Academic journal article ABA Banking Journal

Implications of Exploding AARP Membership. (the Economy)

Academic journal article ABA Banking Journal

Implications of Exploding AARP Membership. (the Economy)

Article excerpt

IT IS ESTIMATED THAT THE U.S. population aged 50 years and older will rise from about 78 million in 2001 to over 117 million in 2021 -- a 50% increase. As a proportion of the total population, those people eligible to be members of AARP will grow from 28% now to 36% in 2021. This explosion in the potential membership of AARP holds some interesting economic implications -- everything from the composition of households' expenditures to the composition of their portfolios. Allow me to be your guide in exploring some of these implications.

As more and more of my fellow baby boomers get our AARP cards, we are likely to alter the composition of our spending away from durable goods, such as cars and furniture, toward more services. This does not mean that we aging baby boomers are going to give up driving anytime soon, just that our "fleet" of cars and SUVs is unlikely to increase. This holds true for some other types of durable goods, too. Now that we have a television set in almost every room of the house, we are likely to buy a new one only when one of the old ones goes on the fritz.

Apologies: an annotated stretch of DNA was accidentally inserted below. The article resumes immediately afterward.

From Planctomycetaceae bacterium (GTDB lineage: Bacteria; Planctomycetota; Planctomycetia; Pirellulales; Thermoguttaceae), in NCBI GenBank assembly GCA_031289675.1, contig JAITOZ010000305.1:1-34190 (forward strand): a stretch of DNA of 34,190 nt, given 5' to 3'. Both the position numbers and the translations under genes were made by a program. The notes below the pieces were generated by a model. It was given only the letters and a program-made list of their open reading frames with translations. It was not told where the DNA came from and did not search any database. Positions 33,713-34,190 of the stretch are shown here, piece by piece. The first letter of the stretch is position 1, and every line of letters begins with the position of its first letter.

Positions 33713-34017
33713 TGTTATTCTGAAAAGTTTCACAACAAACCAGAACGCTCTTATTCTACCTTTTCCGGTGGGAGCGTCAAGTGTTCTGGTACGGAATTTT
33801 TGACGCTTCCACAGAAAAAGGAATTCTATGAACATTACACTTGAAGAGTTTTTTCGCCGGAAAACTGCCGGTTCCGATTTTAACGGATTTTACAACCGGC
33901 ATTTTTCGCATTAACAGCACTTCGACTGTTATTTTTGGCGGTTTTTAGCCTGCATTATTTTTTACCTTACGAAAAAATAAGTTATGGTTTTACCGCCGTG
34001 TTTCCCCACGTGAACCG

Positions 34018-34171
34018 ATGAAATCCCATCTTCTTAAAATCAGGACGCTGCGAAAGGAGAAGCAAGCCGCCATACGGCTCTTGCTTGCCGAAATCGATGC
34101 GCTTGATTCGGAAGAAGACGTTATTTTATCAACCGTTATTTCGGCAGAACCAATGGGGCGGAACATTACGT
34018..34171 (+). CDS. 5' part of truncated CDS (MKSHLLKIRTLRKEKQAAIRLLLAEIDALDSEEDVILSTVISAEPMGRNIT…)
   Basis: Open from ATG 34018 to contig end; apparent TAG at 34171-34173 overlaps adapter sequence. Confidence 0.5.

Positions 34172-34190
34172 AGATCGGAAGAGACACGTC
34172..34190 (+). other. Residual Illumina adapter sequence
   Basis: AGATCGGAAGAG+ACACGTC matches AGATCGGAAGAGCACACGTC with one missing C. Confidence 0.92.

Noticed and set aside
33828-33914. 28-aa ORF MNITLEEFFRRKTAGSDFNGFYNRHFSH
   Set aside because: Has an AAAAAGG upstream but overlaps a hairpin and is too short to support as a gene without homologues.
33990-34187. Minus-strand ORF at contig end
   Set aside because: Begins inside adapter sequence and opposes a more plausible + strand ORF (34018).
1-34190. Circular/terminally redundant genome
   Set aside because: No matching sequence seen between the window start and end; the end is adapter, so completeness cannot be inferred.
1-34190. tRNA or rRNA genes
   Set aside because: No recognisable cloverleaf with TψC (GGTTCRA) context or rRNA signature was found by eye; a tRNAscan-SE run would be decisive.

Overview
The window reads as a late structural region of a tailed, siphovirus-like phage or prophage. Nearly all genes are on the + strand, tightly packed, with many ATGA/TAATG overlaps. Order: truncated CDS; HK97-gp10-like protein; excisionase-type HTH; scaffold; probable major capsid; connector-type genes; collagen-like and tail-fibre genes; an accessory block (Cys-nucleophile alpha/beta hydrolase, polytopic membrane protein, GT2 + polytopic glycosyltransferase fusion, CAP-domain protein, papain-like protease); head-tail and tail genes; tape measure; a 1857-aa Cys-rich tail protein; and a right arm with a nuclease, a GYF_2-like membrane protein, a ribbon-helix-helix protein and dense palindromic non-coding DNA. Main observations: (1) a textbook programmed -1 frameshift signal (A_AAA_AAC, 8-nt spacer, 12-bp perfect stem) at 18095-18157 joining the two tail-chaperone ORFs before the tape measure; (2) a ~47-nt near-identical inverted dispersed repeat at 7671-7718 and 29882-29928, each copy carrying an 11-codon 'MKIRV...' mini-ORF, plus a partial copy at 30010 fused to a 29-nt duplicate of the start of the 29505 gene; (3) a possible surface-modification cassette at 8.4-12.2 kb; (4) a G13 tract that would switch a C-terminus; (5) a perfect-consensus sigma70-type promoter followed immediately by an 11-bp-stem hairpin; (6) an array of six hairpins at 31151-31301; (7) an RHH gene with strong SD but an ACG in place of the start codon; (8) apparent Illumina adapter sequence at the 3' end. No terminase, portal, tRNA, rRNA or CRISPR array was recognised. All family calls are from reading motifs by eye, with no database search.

Being empty nesters now, we are not tied to the kids' schedules. We can enjoy more leisurely meals at nicer restaurants. And a few other things; here's a sampling:

"Gosh, I wish we had signed up for this concert series years ago. This continuing education course is terrific. I can hardly wait for this year's trip to Greece. The metabolism has slowed down, but not necessarily the calorie intake. So, I better join that health club. Despite my health-club workouts, my back is not what it used to be. Maybe I'll get a yard and plowing service this year. Speaking of my back, I've got some additional aches and pains now, not to mention my elevated cholesterol count. …

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